The mortgage crises follows a pattern of reasoning analogous to that sometimes followed in the national security context. When it comes to national security, we are warned that the Constitution is “not a suicide pact.” This catch-phrase is used for the argument that in times of national security threats, constitutionally protected civil liberties should not be used to constrain the necessary actions of executive officials. Why? Because security is a necessary condition for the enjoyment of civil liberties. Without security, so the argument goes, we can have no liberty. Thus, when times are tough, we should not allow constitutional commitments to get in the way of allowing officials to act as necessary to protect national security. (I critique a specific application of this argument here).
Similar reasoning seems to be at stake in the present financial crisis. In nearly as direct a catch-phrase, we are warned that leaving financial obligations untouched as they are would be an economic “suicide pact,” leading to unpredictable, though likely dire, consequences for the country as a whole. (Bernanke: action is “urgently required to stabilize the situation and avert what otherwise could be very serious consequences for our financial markets and our economy.”) In times of threat to the overall security of the economy, background beliefs in individual economic decisions and legal obligations (more or less, some version of laissez faire capitalism) should not be deployed to constrain the necessary actions of executive officials. Why? Because structural security of the economy is a necessary condition for the good of us all. Thus, when economic times are particularly tough, we should empower executive officials to act as necessary to protect economic security.
Both of these rationales depend on a form of transcendental argument: the necessary condition for the possibility of X (enjoying liberty), is Y (the provision for security). My central question is: Can We Think Transcendentally about Something Other Than Security?
I do not question the rationality of relying on transcendental argument in these situations. Of course, there can be no civil liberties without security (but, naturally, there cannot be a whole lot of other things either). Likewise, naturally, there can be no individual economic prosperity without a sound economic system. So because national and economic security are necessary conditions for the enjoyment of other aspects of everyday life (economic and civil), their protection, in an important respect, gets priority. How that priority gets realized—whether, for example, particular civil liberties must have diminished protection—has to be worked out in all the intricate details of the particular circumstances of particular security threats.
My question is not with the calibration of the details, but with the limited occasions we have for deploying transcendental arguments in the first place. Why do we use them (and give them credit) only in the context of threats to security? There are many other potential uses of the transcendental argument for public policy. Educational opportunities, healthcare, minimum wages, adequate housing—to name a few features of everyday life—are also necessary conditions on which the good of all depends, I would argue. Without adequate provision for and distribution of these goods, we fail to provide the necessary conditions for individuals to pursue happiness or to realize the blessings of liberty. Liberty may not be worthwhile if one has joined a “suicide pact” (as the national security argument suggests), but neither is it worth so very much if one has been forced into a different kind of “suicide pact” for want of proper access to health care.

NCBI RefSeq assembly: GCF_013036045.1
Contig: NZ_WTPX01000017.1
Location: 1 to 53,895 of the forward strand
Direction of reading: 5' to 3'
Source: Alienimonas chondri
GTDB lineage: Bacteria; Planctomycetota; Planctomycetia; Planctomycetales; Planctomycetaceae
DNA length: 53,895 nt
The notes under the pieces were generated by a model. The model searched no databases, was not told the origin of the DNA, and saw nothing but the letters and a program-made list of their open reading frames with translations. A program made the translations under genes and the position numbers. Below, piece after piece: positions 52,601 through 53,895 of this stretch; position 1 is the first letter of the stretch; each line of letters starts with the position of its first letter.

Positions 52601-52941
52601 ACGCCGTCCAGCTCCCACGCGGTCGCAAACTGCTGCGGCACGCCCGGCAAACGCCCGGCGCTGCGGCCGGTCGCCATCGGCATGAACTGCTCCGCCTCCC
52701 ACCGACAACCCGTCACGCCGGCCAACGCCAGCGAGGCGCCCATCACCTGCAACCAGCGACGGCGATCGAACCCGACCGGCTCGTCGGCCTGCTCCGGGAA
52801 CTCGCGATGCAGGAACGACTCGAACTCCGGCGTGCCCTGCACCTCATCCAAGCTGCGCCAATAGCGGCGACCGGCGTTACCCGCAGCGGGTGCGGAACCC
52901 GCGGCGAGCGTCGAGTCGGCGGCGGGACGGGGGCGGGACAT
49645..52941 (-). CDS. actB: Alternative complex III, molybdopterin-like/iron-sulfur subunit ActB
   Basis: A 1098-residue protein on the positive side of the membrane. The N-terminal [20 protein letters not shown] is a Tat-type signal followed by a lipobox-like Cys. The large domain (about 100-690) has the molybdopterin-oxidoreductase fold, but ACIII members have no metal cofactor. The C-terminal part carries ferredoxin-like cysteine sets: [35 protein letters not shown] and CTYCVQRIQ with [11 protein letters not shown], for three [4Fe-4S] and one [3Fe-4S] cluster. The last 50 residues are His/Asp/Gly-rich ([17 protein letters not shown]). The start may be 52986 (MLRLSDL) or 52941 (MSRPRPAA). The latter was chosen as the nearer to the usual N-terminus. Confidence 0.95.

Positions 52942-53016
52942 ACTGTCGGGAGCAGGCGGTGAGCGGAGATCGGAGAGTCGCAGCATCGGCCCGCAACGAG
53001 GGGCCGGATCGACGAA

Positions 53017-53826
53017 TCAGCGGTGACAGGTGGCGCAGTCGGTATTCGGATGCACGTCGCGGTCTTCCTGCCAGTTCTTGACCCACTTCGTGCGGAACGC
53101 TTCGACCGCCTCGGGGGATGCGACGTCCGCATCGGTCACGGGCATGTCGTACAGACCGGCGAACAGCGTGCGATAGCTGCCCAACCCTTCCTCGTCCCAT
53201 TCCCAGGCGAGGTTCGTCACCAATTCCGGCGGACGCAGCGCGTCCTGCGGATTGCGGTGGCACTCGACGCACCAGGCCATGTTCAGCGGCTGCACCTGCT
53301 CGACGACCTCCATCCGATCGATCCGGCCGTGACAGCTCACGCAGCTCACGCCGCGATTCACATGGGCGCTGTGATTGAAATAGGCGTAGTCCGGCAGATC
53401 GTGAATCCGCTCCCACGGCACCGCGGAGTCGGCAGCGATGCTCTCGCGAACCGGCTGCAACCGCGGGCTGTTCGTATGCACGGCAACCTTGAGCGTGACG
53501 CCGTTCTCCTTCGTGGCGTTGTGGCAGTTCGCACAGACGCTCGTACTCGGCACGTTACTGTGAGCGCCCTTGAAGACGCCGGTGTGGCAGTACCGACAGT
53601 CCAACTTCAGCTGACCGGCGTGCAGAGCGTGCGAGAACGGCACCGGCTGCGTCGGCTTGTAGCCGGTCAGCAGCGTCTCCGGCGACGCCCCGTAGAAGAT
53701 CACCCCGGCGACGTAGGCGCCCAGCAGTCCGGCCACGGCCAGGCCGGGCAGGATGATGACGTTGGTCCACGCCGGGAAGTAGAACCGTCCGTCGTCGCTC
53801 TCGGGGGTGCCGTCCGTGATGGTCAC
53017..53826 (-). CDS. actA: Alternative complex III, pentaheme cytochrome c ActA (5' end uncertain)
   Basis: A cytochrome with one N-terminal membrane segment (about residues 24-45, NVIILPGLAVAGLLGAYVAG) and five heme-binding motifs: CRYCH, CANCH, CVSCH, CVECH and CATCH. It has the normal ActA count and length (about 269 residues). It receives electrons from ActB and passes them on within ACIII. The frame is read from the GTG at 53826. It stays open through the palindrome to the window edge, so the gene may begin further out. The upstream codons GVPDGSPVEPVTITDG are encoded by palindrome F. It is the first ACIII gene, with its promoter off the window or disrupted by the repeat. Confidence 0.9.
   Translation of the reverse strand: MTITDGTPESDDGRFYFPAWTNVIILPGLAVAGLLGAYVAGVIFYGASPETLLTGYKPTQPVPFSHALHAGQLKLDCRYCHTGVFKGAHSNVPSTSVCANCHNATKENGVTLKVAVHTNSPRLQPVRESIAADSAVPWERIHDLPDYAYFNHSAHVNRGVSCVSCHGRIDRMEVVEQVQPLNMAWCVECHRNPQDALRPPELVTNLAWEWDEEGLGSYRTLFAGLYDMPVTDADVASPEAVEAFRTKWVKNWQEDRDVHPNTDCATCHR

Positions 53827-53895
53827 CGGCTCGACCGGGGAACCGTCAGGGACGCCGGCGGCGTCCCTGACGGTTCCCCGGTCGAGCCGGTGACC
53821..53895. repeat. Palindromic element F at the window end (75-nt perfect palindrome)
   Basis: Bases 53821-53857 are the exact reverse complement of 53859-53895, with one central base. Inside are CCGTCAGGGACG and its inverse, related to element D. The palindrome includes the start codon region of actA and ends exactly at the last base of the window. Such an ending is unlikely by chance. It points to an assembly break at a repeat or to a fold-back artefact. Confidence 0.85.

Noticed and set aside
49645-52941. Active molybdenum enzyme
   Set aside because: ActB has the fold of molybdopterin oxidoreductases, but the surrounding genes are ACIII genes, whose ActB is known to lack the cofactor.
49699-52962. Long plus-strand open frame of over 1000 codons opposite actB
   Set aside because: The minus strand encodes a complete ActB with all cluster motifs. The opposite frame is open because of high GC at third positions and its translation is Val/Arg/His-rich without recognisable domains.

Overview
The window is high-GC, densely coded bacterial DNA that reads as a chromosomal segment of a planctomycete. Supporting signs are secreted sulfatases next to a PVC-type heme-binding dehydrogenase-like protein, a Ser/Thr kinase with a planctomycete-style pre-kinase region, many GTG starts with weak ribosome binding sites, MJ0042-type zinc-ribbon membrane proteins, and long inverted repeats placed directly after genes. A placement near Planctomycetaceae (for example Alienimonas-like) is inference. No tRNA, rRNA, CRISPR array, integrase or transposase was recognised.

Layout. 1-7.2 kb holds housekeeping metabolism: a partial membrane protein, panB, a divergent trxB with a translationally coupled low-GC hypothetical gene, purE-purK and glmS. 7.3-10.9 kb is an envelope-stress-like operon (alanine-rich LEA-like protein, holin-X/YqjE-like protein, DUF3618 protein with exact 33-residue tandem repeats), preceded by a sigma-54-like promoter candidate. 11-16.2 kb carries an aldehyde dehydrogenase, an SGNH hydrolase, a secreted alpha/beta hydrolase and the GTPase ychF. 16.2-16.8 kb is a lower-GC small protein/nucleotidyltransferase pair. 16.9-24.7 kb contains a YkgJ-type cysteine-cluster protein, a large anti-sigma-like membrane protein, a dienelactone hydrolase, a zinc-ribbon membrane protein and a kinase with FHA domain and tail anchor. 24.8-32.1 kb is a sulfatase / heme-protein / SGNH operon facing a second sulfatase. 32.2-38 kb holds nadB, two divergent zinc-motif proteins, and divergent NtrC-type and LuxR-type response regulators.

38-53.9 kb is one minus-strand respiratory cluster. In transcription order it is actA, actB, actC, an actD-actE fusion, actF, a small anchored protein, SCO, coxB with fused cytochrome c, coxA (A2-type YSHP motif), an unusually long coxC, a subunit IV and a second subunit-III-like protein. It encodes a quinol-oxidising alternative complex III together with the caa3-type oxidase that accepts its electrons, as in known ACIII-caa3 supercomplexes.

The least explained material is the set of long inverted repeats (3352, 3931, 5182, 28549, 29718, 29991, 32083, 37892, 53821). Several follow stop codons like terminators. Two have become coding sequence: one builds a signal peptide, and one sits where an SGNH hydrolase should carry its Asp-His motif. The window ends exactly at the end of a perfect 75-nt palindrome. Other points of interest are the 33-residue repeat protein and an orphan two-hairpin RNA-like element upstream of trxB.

As a rhetorical matter, one reason transcendental arguments work well with security is that they are bolstered by fear. We fear the unknown consequences of not taking adequate precautionary action to protect the necessary condition and avoid the predicted dire consequences. If we don’t give up some of our liberties, we are told, we may suffer a “mushroom cloud” over an American city. It is a lot more difficult to motivate through fear the necessity of providing adequate educational opportunities (Fear of what? Long term social destabilization and democratic failure? These are considerations that are too abstract and long-term to serve as effective motivations.).
As a substantive matter, necessity seems less acute for other social goods. No dramatic events like terrorist attacks or market crashes mark the failure to provide for education and healthcare as they do for security. The effects of ignoring necessary social conditions are cumulative and too often invisible. Cumulative and dispersed as they may be, goods necessary for the enjoyment of everyday life are nonetheless necessary. Thus, both security and social goods can set conditions under which the enjoyment of everyday life and liberty becomes possible. To say this is not to establish whether government has the obligation to protect or provide for these other conditions in the way government is assumed to have the obligation to provide for security (I happen to think government does). I do wish to suggest, however, that as we contemplate acting on the basis of a transcendental argument to allocate resources on behalf of economic security, we might begin to think anew about whether we should act on other transcendental arguments to allocate resources in support of equally important social conditions necessary for the public good.